Bush Administration Counsel Says Obama Has 'Very Broad Authority' Under 2001 AUMF

WASHINGTON – A panel of legal experts agreed that the 2001 Authorization of the Use of Military Force (AUMF) covers President Obama’s move against the Islamic State of Iraq and al-Sham (ISIS) because it has no expiration date or geographic limits.

Speaking at the Heritage Foundation, Steven Bradbury, a partner at Dechert LLP who served in the office of legal counsel in the Department of Justice during the George W. Bush administration, said the 2001 AUMF gives the president “very broad authority” to use military action against ISIS.

“There is a very strong argument that the president is correct that the 2001 AUMF does continue to give the president statutory authority, approved by Congress, to carry out this continuing war on terror, including against ISIS both in Iraq and Syria,” he said.

Bradbury noted that “ISIS is essentially al-Qaeda” because it is the successor organization to the group led by Abu Musab al-Zarqawi, which carried out attacks on coalition forces, conducted suicide attacks on civilian targets, and beheaded hostages in Iraq.

“The president has authority under the 2001 AUMF to determine that ISIS is a reconstituted version of the al-Qaeda organization,” he said.

Top administration officials have argued that their actions against the Islamic State are covered by the 2001 AUMF that was passed after the Sept. 11 terrorist attacks. The authorization provides for the use of force against al-Qaeda, the Taliban, and associated groups posing an imminent threat to U.S. interests. The administration also sees the 2002 AUMF, which authorized the Iraq War, as an alternative statutory authority basis, the New York Times reported.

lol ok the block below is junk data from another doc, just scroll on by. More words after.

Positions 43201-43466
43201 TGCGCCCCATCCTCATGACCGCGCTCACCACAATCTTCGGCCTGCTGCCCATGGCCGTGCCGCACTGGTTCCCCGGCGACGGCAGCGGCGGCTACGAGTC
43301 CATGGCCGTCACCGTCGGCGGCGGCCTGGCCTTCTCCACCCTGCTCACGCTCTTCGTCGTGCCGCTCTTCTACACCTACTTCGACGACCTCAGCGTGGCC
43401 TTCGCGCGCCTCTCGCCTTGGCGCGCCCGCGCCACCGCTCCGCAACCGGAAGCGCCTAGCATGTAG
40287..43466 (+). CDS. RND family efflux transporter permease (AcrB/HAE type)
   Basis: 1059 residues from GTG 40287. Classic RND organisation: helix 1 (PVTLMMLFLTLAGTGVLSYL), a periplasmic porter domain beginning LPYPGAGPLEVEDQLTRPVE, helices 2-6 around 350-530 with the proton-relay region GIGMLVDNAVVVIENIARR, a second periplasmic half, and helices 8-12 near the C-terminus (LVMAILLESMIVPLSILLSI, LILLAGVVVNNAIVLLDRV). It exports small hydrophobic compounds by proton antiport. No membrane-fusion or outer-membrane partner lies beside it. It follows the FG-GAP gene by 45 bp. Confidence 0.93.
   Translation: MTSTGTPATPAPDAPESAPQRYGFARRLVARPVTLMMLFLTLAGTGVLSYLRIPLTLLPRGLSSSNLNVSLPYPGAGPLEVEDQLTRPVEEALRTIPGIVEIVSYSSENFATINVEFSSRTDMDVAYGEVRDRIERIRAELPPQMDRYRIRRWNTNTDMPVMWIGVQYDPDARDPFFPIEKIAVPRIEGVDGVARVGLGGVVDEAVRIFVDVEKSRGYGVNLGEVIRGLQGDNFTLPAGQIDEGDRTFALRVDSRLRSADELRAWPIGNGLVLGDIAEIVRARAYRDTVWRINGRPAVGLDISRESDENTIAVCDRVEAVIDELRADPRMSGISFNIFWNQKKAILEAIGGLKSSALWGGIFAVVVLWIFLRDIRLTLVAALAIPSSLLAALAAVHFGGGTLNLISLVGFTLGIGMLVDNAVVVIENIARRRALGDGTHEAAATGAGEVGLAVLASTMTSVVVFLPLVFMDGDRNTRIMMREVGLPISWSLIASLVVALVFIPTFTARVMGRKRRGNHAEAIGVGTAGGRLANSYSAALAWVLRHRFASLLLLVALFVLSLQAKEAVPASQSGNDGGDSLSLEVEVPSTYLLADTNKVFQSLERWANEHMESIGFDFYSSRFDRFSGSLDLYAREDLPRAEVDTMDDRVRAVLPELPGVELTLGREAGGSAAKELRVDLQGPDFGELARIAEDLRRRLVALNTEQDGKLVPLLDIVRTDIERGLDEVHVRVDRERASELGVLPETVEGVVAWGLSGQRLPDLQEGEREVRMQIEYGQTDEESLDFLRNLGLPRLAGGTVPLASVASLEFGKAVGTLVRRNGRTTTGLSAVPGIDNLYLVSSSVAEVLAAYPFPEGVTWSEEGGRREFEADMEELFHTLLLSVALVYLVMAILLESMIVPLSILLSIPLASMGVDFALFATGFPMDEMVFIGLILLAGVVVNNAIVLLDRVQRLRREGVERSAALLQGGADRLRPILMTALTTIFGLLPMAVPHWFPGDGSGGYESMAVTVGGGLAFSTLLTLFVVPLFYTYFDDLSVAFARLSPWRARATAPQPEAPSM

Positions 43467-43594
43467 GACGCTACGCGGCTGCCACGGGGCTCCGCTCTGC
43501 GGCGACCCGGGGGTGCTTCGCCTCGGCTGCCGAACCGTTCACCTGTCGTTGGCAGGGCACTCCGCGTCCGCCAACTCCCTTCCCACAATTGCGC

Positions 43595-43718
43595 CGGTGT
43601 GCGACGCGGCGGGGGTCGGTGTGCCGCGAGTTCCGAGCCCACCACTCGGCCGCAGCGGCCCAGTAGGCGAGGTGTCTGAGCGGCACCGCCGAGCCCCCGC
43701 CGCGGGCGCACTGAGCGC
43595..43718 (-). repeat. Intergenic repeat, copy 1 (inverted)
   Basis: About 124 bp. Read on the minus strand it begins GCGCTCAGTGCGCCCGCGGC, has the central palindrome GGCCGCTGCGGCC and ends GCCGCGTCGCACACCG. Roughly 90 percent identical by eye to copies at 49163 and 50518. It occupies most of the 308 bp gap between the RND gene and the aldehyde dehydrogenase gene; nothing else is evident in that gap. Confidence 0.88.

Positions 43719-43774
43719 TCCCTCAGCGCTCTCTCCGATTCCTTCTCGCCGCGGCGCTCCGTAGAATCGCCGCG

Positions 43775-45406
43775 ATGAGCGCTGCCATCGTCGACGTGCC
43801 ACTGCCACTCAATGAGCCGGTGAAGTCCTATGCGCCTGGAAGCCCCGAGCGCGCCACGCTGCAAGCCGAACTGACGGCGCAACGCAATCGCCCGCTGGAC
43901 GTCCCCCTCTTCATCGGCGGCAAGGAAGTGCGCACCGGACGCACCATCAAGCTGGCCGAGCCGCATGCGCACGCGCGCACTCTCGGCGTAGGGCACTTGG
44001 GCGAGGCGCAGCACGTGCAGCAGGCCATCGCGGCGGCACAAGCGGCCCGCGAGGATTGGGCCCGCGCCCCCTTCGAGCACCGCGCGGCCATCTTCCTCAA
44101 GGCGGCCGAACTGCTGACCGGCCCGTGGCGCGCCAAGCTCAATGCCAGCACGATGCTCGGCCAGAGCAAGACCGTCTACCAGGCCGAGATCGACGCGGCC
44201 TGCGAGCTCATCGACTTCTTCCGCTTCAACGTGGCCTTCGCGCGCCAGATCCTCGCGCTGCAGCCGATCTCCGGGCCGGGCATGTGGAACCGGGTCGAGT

In a letter to Congress released after his remarks last month, Obama said he was acting “pursuant to my constitutional and statutory authority as Commander in Chief (including the authority to carry out Public Law 107-40) and as Chief Executive, as well as my constitutional and statutory authority to conduct the foreign relations of the United States.”

Robert Chesney, a law professor at the University of Texas-Austin and a member of the president’s Detention Policy Task Force, says he finds the Obama administration’s legal argument for strikes against ISIS plausible but unpersuasive.

“Al-Qaeda in Iraq was the paradigm example of an al-Qaeda cell that emerged as a standalone associated force engaged in hostilities against the United States; at that point in time both the 2001 and 2002 AUMF covered it,” Chesney said.

The rifts between ISIS and al-Qaeda and the beheadings of two American journalists have “muddied the waters” of a threat to the U.S. or its allies, he said.

Nevertheless, Chesney said a legal case could be made for U.S. military action on the basis that ISIS-controlled territory could be used as a sanctuary for terrorists directly threatening the U.S.

“Over time it doesn’t take a rocket scientist to see that the existence of ISIS as a territorial unit sooner or later could provide the type of cover that Afghanistan once provided to al-Qaeda,” he said. “That is a deep strategic threat, but it is harder to articulate because it is much more speculative.”

The U.S. and partner allies began airstrikes against ISIS in Syria, also known as the Islamic State or ISIL, last month.

The airstrikes also targeted a group, known as Khorasan, that U.S. officials have described as a network of seasoned al-Qaeda fighters with battlefield experience mostly in Pakistan and Afghanistan.